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Doctors in the US use epoetins more aggressively than those in the UK. Alison Tonks reveals how recent research has raised questions about US guidelines
Erythropoietin is a glycoprotein hormone with a long and controversial history. Thousands of patients worldwide rely on synthetic erythropoietins such as epoetin alfa to alleviate the anaemia that accompanies chronic renal disease and chemotherapy for cancer. But despite decades of use, experts can't seem to agree on one fundamental aspect of treatment: how aggressively should doctors use these agents to drive patients' concentrations of haemoglobin back towards normal?
Getting the answer should be a relatively simple matter—a few decent trials comparing the various options, usually full or partial correction of anaemia. But in the case of epoetin the truth has been lost in a blizzard of professional polemic complicated by the vested interests of big business. Balance is critical. Too little treatment and patients with chronic kidney disease are condemned to a lifetime of exhaustion, misery, and blood transfusions. Too much and they could be threatened with an increased risk of death.1 Add to this the fact that synthetic erythropoietin is a lucrative best seller for a company with a virtual monopoly in the US, and a fairly straightforward clinical issue becomes a whole lot more complicated. Overtreatment is emerging as a real problem, particularly for US patients on haemodialysis. Over half have haemoglobin concentrations above those recommended by the Food and Drugs Administration, according to one leading commentator.2
The simmering controversy about the best haemoglobin concentration for patients with chronic kidney disease eventually boiled over in November last year when the New England Journal of Medicine published two trials showing that aiming too high was at best an expensive waste of time and, at worst, dangerous.3 4 Both trials enrolled patients with chronic kidney disease who did not yet need dialysis or transplantation. In the largest, treatment with epoetin alfa to a target haemoglobin concentration of 135 g/l was associated with a significantly higher risk of death, heart attack, stroke, or heart failure than a lower target of 113 g/l.3 The results were so conclusive, the trial was stopped early. In a second smaller trial, full correction of anaemia with epoetin beta (target 130-150 g/l) failed to improve cardiovascular outcomes as expected and was associated with a faster decline in renal function.4
A hard hitting commentary by one of the journal's national correspondents Robert Steinbrook, declared that overtreatment with synthetic erythropoietins was unsafe, widespread in the US, and possibly driven by the drugs industry's influence over national guidelines. It also questioned whether guidelines issued by the National Kidney Foundation may have been tainted by multimillion dollar contributions from the pharmaceutical industry. 2 The commentary was not published. The journal ran a less critical editorial, which was cowritten by Julie Ingelfinger, one of the New England journal's deputy editors, and Guiseppe Remuzzi, a nephrologist.5 Further controversy arose when the Wall Street Journal claimed that Dr Ingelfinger was the immediate past president of the National Kidney Foundation's Massachusetts chapter—a point she did not declare in her article6.
A spokeswoman for the NEJM said: “We have a long-standing policy at NEJM not to discuss articles that we have not published. Similarly, we cannot acknowledge whether we considered an article.” She also added: “The Ingelfinger and Remuzzi editorial was not a replacement for anything. It was assigned at the time that both Original Articles (CREATE and CHOIR) were accepted for publication, as is our standard procedure. Also, it should be noted that Dr. Ingelfinger's National Kidney Foundation involvement was limited to a purely voluntary position with the local affiliate of the NKF, a role that ended before the editorial was assigned. She has no involvement with the national organization, nor was she involved in the conception, development, or writing of anemia guidelines for the NKF or any other body.”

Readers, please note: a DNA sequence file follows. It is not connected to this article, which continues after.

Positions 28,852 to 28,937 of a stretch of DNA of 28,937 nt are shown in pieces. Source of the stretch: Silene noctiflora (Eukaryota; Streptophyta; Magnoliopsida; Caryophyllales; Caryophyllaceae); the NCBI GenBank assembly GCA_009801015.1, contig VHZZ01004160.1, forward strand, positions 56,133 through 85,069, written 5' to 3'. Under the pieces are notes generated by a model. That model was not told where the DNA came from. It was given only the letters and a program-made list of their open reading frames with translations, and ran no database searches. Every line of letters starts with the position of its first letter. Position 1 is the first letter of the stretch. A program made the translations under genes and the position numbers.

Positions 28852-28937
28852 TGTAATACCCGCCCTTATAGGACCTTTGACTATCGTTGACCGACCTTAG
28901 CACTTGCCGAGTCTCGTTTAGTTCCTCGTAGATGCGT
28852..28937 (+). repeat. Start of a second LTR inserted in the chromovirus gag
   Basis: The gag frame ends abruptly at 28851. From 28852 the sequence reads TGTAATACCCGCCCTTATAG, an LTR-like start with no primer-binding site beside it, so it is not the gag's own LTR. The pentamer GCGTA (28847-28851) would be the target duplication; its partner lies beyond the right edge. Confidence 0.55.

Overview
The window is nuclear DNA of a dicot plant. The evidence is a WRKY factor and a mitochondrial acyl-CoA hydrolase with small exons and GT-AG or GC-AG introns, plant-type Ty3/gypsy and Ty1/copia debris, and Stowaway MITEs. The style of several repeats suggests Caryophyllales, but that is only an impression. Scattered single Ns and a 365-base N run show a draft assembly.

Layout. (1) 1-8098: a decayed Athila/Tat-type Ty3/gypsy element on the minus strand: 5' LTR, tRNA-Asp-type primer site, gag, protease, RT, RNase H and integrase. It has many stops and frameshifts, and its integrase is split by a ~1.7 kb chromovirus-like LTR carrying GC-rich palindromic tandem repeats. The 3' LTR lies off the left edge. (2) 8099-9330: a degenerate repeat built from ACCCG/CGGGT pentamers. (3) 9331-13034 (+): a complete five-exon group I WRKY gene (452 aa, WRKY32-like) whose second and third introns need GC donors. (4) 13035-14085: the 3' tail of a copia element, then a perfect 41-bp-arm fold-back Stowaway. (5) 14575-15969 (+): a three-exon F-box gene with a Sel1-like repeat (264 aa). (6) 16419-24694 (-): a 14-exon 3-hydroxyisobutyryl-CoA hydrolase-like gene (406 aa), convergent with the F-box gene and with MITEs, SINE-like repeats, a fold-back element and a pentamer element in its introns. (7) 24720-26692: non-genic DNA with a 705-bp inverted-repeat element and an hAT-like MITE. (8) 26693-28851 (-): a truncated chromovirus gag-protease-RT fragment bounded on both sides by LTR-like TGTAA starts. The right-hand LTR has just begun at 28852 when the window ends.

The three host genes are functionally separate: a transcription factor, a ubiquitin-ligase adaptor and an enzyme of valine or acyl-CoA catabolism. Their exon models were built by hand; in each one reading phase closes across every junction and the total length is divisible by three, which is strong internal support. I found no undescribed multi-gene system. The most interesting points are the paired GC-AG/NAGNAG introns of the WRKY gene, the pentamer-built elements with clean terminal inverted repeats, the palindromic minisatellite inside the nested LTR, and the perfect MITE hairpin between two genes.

Steinbrook's commentary appeared a day later on the Lancet's website.2 Bits of it also appeared a month later in the Wall Street Journal, which told readers that the National Kidney Foundation receives over half its financial support from “corporate and organisational partners” including Amgen, the principle manufacturer of epoetin products for sale in the US. Amgen is also the “founding and principle sponsor” of the foundation's guidelines on anaemia of chronic kidney disease.6 The company denies having any influence over the content of the guidelines, and the National Kidney Foundation is also emphatic on this point stating on its website “In every [KDOQI] guideline, a rigorous scientific process has been used that includes independence of work groups, comprised of volunteer nephrologists and other healthcare professionals, and total separation of financing and content. To ensure that sponsors do not influence work group deliberations or guideline content, sponsors have never been informed or involved in any aspect of guideline development.”7 But critics still argue that their close association undermines the guidelines' credibility. Daniel Coyne, a renal specialist from the Washington University School of Medicine recently wrote: “Physicians caring for patients with chronic kidney disease and receiving dialysis should not wait for the NKF opinions, nor necessarily trust or follow them.”8
The National Kidney Foundation's current guidelines recommend a relatively high target haemoglobin concentration for patients with chronic kidney disease—between 110 and 130 g/l—although a revised update is imminent,9 and use of epoetins continues to increase. Steinbrook writes that over half the patients having dialysis in the US now have haemoglobin concentrations higher than the 120 g/l specified by prescribing information and approved by the Food and Drugs Administration.2 A fifth have haemoglobin concentrations above 130 g/l.
Perverse incentives within Medicare's reimbursement system for epoetin products may also be contributing to overtreatment. Professor Coyne and others claim that epoetin is profitable for dialysis providers, who are paid more in reimbursements than it costs them to acquire the drugs. The big profit making chains depend on the administration of epoetin for their income, so there is a built in temptation to use more.8 10